Social Media Best Bets: Stacking the deck against organizational risk
November 2, 2011
Toronto, November 2, 2011 Would you wager your company's security? A subcontractor tweets, celebrating the conclusion of a major, confidential project; alerting competitors, customers, and suppliers, it results in millions of dollars of lost sales. Or an employee gets charged with a serious offense and the companys name gets mentioned repeatedly in the news reports due to a connection to your organization in social media. The probability of these scenarios happening are likely more probable than you can imagine. Rarely are risks thought about when it comes to social media, let alone how to protect against them. At an organizational level, the responsibility for protecting corporate assets, including customer information, trade secrets, and ultimately the brand, falls to IT security professionals.
Sadly, IT is inadequately equipped to do this this job. Sometimes they are stretched too thin and don't have the necessary resources to stay ahead of security threats. Sometimes the threat lay beyond the reach of IT in the form of mobile phones. "Sometimes the organizations themselves don't have a comprehensive social media policy," says Randall Craig, social media and web strategist and author of the Online PR and Social Media series, "which means that individuals have their own ideas of what is acceptable and not."
"Clearly, for an organization to manage social media risk effectively it needs to delegate information security responsibility well beyond the IT group, " adds Randall Craig. This is a challenge when many managers cannot identify more than a small handful of potential problem areas. With such a broad range of threats to protect against, how might one embed a social media security mindset within an organization?
Craig offers the following five-step process:
1. Executive Briefing: Senior management must be educated both on social media strategy, but with an embedded risk management context. It is no longer acceptable to propose a strategy without acknowledging and protecting against the risks. Senior managers ask great questions; an executive briefing gives them the data points to do so.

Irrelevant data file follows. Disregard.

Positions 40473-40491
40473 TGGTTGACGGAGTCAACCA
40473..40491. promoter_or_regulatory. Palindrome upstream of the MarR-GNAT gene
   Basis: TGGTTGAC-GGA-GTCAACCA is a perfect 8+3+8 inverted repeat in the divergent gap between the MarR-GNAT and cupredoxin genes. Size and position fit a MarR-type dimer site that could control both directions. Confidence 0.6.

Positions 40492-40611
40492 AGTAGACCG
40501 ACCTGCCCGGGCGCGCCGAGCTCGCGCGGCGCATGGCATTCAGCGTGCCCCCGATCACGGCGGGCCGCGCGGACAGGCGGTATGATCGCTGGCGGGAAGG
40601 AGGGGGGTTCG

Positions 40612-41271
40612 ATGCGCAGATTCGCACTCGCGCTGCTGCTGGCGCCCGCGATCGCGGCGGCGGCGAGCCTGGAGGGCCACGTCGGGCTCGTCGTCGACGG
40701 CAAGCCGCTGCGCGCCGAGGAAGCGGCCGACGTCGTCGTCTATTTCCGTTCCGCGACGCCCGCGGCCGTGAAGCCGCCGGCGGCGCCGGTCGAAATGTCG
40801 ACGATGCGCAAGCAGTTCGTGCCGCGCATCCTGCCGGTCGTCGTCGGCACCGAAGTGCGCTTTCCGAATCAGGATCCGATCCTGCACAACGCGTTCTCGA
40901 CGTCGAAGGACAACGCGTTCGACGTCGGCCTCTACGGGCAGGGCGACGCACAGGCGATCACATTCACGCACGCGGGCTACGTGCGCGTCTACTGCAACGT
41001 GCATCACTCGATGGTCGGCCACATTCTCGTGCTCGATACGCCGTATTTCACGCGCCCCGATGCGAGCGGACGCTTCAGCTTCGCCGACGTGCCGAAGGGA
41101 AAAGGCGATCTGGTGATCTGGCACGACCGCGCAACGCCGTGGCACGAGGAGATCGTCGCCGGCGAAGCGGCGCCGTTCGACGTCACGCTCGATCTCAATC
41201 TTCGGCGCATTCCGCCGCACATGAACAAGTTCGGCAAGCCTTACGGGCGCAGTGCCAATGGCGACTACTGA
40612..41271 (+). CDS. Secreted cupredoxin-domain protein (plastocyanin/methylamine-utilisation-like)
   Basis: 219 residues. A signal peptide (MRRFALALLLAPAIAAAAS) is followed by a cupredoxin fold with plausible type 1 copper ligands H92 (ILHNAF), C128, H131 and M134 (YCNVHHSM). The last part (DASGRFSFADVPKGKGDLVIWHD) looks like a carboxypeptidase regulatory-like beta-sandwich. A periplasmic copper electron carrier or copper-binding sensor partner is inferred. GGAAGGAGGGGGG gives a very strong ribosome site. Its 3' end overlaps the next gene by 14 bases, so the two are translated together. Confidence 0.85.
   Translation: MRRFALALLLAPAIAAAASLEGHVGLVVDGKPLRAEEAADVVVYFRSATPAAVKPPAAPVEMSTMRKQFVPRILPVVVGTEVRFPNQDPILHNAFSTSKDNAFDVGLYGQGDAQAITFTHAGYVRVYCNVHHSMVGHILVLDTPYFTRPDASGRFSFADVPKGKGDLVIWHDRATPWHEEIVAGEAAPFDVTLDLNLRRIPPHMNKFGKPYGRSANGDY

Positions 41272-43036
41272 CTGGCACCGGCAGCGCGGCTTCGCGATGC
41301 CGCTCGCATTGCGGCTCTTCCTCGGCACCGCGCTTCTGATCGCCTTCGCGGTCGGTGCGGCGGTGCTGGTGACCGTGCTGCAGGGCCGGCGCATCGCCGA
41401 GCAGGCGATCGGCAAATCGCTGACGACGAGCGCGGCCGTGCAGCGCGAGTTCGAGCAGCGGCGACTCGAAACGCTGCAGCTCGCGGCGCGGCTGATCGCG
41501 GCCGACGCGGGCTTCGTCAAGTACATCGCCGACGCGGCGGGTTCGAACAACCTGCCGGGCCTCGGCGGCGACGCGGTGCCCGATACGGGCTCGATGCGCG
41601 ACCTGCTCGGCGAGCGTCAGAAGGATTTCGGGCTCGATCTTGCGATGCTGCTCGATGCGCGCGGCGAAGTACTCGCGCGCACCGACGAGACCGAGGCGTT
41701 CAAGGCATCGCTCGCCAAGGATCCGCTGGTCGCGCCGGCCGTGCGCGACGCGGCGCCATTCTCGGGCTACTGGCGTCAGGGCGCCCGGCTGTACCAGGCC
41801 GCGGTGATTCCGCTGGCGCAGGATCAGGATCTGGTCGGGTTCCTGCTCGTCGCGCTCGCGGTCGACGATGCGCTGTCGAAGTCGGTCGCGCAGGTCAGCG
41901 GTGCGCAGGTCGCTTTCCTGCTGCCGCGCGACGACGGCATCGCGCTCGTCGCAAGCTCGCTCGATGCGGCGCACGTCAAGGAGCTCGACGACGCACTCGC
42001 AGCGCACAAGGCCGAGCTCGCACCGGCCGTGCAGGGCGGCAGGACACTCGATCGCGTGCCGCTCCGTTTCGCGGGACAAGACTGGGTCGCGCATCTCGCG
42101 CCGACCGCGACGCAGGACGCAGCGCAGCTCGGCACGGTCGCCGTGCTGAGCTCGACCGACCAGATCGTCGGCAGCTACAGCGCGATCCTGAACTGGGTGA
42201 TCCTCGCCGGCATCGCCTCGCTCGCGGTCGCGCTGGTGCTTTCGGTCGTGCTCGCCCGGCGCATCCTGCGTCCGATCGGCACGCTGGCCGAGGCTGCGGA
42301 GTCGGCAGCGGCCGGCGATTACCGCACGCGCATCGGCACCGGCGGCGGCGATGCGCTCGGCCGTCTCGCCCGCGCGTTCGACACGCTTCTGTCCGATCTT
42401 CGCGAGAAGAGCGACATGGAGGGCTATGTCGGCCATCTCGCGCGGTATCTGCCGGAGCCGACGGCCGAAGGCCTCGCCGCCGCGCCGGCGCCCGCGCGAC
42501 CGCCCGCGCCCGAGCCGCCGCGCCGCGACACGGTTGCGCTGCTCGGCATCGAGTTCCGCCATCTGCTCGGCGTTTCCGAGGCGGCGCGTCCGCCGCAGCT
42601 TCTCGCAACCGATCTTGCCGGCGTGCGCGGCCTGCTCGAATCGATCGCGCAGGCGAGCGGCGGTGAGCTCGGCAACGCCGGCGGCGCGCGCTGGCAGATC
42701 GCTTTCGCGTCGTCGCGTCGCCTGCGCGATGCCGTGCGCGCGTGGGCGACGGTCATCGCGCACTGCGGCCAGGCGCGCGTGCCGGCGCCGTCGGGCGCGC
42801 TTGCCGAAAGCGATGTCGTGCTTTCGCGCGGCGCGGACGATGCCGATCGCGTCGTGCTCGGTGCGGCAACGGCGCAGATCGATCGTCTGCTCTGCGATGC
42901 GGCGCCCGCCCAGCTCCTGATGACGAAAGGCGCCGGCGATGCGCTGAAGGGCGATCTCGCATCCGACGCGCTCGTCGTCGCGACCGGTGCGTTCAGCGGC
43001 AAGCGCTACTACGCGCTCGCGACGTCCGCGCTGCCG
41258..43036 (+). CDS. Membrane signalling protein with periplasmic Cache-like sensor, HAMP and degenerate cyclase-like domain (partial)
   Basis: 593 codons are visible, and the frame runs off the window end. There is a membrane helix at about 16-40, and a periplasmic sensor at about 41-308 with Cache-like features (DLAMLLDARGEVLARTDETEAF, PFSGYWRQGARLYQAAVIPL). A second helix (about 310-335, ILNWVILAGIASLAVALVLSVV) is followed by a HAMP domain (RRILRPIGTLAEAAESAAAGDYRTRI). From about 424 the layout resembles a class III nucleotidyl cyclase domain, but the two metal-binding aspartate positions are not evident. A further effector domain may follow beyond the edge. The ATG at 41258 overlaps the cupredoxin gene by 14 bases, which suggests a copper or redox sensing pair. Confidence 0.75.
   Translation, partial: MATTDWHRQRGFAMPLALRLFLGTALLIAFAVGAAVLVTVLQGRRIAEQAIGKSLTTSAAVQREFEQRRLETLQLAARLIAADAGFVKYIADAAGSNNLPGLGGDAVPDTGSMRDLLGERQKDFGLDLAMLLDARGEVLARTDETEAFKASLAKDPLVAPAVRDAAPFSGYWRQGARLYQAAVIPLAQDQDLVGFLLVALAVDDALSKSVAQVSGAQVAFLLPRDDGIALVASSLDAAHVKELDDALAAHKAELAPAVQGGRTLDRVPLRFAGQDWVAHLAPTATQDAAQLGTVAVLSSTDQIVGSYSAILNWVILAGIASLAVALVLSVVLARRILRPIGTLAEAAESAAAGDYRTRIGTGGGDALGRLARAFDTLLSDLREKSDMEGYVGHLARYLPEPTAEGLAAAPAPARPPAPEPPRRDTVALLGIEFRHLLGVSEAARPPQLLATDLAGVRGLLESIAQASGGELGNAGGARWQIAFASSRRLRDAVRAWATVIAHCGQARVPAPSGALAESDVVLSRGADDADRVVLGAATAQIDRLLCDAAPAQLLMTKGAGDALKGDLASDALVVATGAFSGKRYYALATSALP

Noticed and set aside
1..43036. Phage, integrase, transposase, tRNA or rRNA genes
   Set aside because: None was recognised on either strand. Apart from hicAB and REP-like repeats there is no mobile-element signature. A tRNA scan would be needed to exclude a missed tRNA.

2. Develop a social media policy to reduce risk. Going through the discussions and knowledge transfer that occur as the policy is being formulated is far more powerful than merely adopting a generic off-the-shelf policy.
3. Develop a social media strategy: Usually done concurrently with the policy work, the strategy binds the organizations goals to specific activities at an individual or departmental level.
4. Communication and Training: This is the mechanism to connect the policy to the people. It is not possible to manage, or measure, without first letting people know whats expected of them, or how to actually use the tools.
5. Monitoring: Monitoring fulfills the dual objectives of evaluating the effectiveness of strategy, while at the same time surfacing risks.
Though this process is designed for the organization, it is also a good idea to look at your personal actions to mitigate personal risk as well. It is significantly easier to mitigate and manage risk than it is to deal with the aftermath of a breech. Stack the deck and remove the gamble of social media without ending the conversation.
Since 1994, Randall Craig has advised on web and social media strategy. Craig is the author of six books including Social Media for Business and the Online PR and Social Media series. For more information on Randall' Craig and social media visit www.RandallCraig.com.
For information contact:
416.256.7773 x101 / Randall@ptadvisors.com
416.256.7773 x 103 / Carolyn@ptadvisors.comFor more information contact
Pinetree Advisors Inc.
Phone: 416-256-7773 x103
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